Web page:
How football helped to heal Honduras
I often see a football match described as a battle or a fight for survival but in 1969 a tie between Honduras and El Salvador proved to be the catalyst that turned simmering border tension and immigration issues into all-out war.
The two teams met in a play-off that had more at stake than simply a place at the 1970 World Cup in Mexico and each side was subjected to abuse, xenophobia and hatred when playing in the other country.
After losing 3-0 in El Salvador, Honduras coach Mario Griffin wryly observed: "We're awfully lucky that we lost."
El Salvador progressed to the World Cup finals but neither side prospered from the Soccer War, as it has become known, which broke out less than three weeks after Honduras were eliminated.
The war lasted 100 hours and left an estimated 6,000 dead and 12,000 wounded.
The legendary Polish foreign correspondent Ryszard Kapuscinski covered the war and wrote afterwards: "In Latin America, the border between soccer and politics is vague.
"There is a long list of governments that have been overthrown after the defeat of the national team."
Last year Honduras's attempt to qualify for the World Cup finals took place amid a backdrop of political turmoil.
Ousted president Zelaya celebrated Honduras's qualification
President Manuel Zelaya was forced into exile in July amid a power struggle over his plans for constitutional change. Roberto Micheletti was sworn in as interim leader, although Zelaya returned to Honduras in September and sought sanctuary in the Brazilian embassy as he tried to return to power.
It was a delicate situation that could easily have become far worse when Honduras, who are represented in the Premier League by Tottenham's Wilson Palacios and Wigan duo Hendry Thomas and Maynor Figueroa, travelled to El Salvador for their final qualifier on 14 October.
A Honduras victory combined with the United States avoiding defeat against Costa Rica would ensure their place at the finals in South Africa 2010.
Honduran football association president Rafael Callejas was inside the Estadio Cuscatlan in San Salvador and saw veteran striker Carlos Pavon put his side in front just after the hour but news of the score between the US and Costa Rica was scarce. The game was not broadcast inside the stadium and the reception on both of Callejas's mobile phones was terrible.
He eventually found out that Costa Rica had raced into an early 2-0 lead and later discovered that Michael Bradley had pulled a goal back for the US after 71 minutes.
"I was happy we were winning but sad because I knew that Costa Rica were still in front," Callejas told me. "There was a lot of speculation and it was not until a minute after the final whistle that all the Hondurans inside the ground found out the US had scored a late equaliser, meaning that we had qualified."
It was the first time since 1982 they had made it to a World Cup finals.
Perhaps more significantly, in a reversal of the events of 1969 it seems that 40 years on their footballing triumph played its role in preventing an outbreak of violence.
"If we had not qualified for the World Cup the differences in Honduras would have become enhanced and probably we would have had high levels of violence," added Callejas.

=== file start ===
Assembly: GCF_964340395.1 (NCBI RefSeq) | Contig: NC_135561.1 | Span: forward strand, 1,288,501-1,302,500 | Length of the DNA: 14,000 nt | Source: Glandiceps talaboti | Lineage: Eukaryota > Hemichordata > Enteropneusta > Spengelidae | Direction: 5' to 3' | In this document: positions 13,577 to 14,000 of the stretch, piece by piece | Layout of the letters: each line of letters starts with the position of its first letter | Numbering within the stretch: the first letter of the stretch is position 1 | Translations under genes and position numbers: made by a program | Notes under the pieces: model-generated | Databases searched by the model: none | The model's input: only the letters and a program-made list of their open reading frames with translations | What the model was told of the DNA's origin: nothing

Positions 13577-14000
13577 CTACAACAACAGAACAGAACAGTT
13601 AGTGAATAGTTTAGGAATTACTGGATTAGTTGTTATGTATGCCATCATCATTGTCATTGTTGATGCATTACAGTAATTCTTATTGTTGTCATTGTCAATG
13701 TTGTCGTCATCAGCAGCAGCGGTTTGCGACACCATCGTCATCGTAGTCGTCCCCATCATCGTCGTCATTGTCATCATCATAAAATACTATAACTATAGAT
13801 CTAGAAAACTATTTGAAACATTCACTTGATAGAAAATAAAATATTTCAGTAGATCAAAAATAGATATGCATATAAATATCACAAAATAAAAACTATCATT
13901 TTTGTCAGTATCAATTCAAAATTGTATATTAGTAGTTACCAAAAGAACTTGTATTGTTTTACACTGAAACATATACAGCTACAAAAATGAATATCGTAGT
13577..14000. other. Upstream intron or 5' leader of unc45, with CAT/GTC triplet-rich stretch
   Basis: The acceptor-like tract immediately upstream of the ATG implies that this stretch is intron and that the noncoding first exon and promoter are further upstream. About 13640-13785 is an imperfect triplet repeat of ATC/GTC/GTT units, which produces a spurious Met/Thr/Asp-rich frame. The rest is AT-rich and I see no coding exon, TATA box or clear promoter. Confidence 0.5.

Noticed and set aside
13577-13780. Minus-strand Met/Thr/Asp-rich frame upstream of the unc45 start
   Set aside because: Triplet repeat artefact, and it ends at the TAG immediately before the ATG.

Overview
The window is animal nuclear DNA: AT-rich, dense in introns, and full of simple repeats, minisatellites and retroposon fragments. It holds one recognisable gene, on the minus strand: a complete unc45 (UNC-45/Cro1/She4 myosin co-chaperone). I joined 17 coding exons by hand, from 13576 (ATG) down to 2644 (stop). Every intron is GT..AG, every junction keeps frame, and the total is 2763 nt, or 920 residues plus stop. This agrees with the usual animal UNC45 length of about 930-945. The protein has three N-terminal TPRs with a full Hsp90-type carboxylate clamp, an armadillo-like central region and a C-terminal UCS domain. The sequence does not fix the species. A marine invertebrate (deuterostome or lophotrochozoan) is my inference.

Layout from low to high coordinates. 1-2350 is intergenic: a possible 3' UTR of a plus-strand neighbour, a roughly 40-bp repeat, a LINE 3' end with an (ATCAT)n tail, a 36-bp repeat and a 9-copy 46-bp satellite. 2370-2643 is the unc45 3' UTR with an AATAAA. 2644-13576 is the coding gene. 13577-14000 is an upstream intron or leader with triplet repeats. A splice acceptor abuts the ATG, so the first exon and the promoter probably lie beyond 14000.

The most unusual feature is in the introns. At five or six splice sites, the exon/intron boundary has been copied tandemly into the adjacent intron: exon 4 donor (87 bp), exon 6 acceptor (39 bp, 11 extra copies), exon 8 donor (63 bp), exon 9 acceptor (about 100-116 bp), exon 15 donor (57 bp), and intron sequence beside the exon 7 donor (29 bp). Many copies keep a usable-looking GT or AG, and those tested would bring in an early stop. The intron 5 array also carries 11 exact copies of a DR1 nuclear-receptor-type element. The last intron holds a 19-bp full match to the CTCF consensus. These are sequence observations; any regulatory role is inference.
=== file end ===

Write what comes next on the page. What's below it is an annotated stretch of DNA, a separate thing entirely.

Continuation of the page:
"People were tranquilised by the game, it gave them hope and happiness."
Callejas should have a better understanding than most of the relationship between politics and football in Honduras, having been president of the nation from 1990 to 1994.
He believes Honduras to be a country that lives and breathes football and noted: "Everybody is not only a fan but they are also a reporter, director and coach."
And the 66-year-old describes the team's qualification for South Africa as a balm that brought Honduras together at a time when it was badly fracturing.
"You cannot imagine how happy people were - they forgot everything," he said. "There were groups that wanted us to lose until we won and then they were also happy."
Photographs showed the ousted Zelaya celebrating inside the Brazilian embassy, while Callejas claimed the populace was so keen to celebrate with their heroes that the team feared for their safety on their return from El Salvador.
"We could not organise anything," stated Callejas. "We could not even get on a bus because every time we tried people just climbed on it and ran in front of it.
"There was no way the police or army could protect the players. In the end we parked in front of the presidential palace - not necessarily to see the president but to run away from all that was happening and protect the players."
Micheletti came out to greet the triumphant squad and Callejas, doubtless an old hand at such matters, fully admits that the maximum possible political gain was made of the situation.
An election held in Honduras in November was won by Pofirio Lobo, a member of the opposition to Zelaya's Liberal Party. The legitimacy of it was questioned by many observers but Lobo was sworn in as president in January and Zelaya left for exile in the Dominican Republic.
The political crisis in Honduras seems to be over and Callejas is now focused on the World Cup, when his team will try to qualify from a group that also comprises Spain, Chile and Switzerland.
At the end of his report on the Soccer War, Kapuscinski concluded: "The only chance small countries from the Third World have of evoking a lively international interest is when they shed blood. This is a sad truth but it is so."
But whatever happens in South Africa, the Honduras team has already shown the power that football has to unite people.